Therefore, to sort the array of objects by the value of price, we need to come up with a way that a negative or positive value is returned.

Here is the intuition:

  1. When we are comparing 5.00 and 10.00, we want 5.00 to come before 10.00. In order to do the same, we need the sort() function to return a negative value. We can obtain the same by subtracting 10.00 from 5.00.
  2. When we are comparing 15.00 and 10.00, we want 15.00 to come after 10.00. In order to do the same, we need the sort() function to return a positive value. We can obtain the same by subtracting 10.00 from 15.00.

Therefore we observe that if we subtract one price amount from the other if a negative value is returned, it means the first element is lesser than the second element, and the first element will be placed before the second element. Similarly, if a positive value is returned, then it means the second element is lesser than the first element, and the first element will be placed after the second element. In descending order, this will be done in a vice-versa manner.

Hence we conclude:

  1. To sort in the ascending order, we have to return a negative value if the first element is lesser than the second element and return a positive value if the first element is greater than the second element.
  2. To sort in the descending order, we have to return a positive value if the first element is lesser than the second element and return a negative element if the first element is greater than the second element.

Sorting IceCreams Array of Objects By Flavor

//sort by flavor in Ascending order let sortFlavorAsec = () => iceCreams.sort((iceCream1,iceCream2)=>{ let iceCreamFlavor1 = iceCream1.flavor; let iceCreamFlavor2 = iceCream2.flavor; if(iceCreamFlavor1<iceCreamFlavor2){ return -1; } if(iceCreamFlavor1>iceCreamFlavor2){ return 1; } return 0; }) //sort by flavor in Descending order let sortFlavorDesec = () => iceCreams.sort((iceCream1,iceCream2)=>{ let iceCreamFlavor1 = iceCream1.flavor; let iceCreamFlavor2 = iceCream2.flavor; if(iceCreamFlavor1<iceCreamFlavor2){ return 1; } if(iceCreamFlavor1>iceCreamFlavor2){ return -1; } return 0; })
Code language: JavaScript (javascript)

If we wish to sort the iceCreams array of objects by flavor, there are again two methods – one in ascending order and one in descending order. This technique is applicable to all values of the string type.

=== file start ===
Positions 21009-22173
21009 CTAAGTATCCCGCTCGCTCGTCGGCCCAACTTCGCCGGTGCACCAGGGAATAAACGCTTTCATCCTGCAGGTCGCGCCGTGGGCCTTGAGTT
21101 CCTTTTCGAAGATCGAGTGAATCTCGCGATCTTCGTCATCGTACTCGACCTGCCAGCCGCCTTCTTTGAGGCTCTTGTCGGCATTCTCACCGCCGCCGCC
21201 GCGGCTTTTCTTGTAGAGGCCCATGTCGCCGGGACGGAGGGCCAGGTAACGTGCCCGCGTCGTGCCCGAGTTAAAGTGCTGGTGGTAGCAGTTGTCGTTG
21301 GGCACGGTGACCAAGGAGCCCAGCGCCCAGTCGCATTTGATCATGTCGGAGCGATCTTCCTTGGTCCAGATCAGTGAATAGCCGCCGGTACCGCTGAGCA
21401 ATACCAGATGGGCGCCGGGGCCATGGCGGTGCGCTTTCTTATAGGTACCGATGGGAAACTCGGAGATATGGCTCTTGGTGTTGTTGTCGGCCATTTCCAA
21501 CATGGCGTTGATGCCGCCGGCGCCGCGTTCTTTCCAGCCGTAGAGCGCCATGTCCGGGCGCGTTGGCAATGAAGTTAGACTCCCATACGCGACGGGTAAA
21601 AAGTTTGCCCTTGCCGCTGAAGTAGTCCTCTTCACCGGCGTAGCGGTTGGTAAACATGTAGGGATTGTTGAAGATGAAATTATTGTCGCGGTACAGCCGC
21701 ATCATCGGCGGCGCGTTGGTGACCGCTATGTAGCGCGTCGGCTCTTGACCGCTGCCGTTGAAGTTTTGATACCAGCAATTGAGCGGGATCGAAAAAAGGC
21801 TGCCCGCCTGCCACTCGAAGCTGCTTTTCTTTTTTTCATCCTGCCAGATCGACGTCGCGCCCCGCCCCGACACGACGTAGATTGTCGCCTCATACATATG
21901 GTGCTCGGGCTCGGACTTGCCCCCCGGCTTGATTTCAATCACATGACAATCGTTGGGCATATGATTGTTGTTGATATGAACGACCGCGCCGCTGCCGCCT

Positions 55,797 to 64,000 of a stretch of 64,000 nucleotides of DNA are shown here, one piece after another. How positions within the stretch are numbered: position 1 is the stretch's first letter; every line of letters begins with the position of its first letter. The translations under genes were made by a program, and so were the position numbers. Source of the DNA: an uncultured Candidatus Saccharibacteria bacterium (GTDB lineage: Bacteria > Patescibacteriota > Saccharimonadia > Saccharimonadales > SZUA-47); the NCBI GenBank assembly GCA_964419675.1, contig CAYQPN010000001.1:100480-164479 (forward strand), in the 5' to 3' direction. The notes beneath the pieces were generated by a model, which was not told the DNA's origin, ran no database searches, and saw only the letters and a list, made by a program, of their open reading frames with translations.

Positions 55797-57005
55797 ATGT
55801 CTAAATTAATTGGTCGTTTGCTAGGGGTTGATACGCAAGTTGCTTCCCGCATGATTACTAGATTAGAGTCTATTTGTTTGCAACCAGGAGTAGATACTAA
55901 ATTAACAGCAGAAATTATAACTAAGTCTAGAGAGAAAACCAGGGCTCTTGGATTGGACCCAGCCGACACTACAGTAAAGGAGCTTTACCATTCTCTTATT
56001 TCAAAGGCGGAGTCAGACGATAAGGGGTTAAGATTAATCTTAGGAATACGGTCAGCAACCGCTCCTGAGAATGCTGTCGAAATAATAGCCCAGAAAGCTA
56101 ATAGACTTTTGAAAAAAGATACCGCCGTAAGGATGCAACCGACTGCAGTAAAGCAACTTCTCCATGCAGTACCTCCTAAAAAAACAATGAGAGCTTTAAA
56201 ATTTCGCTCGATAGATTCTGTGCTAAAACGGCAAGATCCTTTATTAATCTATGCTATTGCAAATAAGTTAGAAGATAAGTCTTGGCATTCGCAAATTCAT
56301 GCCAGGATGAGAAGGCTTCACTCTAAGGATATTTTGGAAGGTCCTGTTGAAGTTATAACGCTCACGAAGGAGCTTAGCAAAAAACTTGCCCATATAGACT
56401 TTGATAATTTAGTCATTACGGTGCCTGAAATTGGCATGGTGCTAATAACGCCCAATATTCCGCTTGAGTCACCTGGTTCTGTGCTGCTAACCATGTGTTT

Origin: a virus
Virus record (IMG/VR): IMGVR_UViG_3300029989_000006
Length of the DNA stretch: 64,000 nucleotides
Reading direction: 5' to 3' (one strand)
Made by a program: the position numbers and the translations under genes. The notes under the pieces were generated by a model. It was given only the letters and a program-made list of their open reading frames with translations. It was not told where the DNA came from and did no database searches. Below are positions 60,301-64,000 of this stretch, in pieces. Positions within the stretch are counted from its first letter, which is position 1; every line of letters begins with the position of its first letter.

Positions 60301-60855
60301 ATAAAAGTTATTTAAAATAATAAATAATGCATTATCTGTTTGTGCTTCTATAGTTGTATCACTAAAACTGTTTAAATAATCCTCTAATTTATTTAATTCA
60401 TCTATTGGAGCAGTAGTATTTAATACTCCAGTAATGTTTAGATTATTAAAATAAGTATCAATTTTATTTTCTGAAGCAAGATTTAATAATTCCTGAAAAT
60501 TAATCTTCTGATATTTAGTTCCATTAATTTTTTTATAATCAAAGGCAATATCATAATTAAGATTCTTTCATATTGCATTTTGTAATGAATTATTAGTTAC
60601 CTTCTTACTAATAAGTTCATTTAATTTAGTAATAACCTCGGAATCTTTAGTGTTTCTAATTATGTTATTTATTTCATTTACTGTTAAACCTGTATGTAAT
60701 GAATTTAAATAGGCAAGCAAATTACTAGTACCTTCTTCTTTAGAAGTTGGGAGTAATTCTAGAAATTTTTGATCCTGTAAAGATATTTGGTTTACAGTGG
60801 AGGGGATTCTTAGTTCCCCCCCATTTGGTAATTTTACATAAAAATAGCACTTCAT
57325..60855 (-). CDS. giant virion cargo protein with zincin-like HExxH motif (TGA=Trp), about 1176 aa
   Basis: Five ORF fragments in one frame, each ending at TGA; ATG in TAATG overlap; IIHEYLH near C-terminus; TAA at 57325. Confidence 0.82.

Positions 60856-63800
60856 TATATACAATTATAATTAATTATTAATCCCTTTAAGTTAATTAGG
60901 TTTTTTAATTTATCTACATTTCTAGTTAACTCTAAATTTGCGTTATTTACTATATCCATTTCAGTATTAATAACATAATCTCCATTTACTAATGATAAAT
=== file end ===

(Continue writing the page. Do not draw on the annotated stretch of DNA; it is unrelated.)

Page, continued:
As we discussed while sorting the array elements by the price value, we need to return a negative value in the comparator function provided to the sort in order to place the first element before the second element, and we need to return a positive value in the comparator function in order to place the first element after the second element.

But how do we apply the same for string elements? When we compare two strings, JavaScript essentially compares the lexicographical order of the first character of the strings.

Here is the intuition with the example of strings “vanilla”, “strawberry” and “butterscotch”:

  1. Our first string is “vanilla” and our second string is “strawberry”. Now if we want that “vanilla” should come after “strawberry”, the comparator function should return a positive value.
  2. Our first string is “butterscotch” and our second string is “vanilla”. Now if we want that “butterscotch” should come before “vanilla” the comparator function should return a negative value.
  3. Hence, to sort in ascending order, if the first string is greater than the second string a positive value should be returned and if the first string is lesser than the second string a negative value should be returned.
  4. And to sort in descending order, if the first string is greater than the second string, a negative value should be returned and if the first string is lesser than the second string a positive value should be returned.

Summary

In the above article, we understood what sorting is, what objects and arrays in JavaScript are, what it means by an array of objects, and finally, how to sort an array of objects with either a numerical or a string data type. The intuition of the same has been thoroughly discussed. Readers are encouraged to dry-run the intuition on paper to enable them to understand the concept by heart.

Learn the basics of JavaScript with Codedamn here.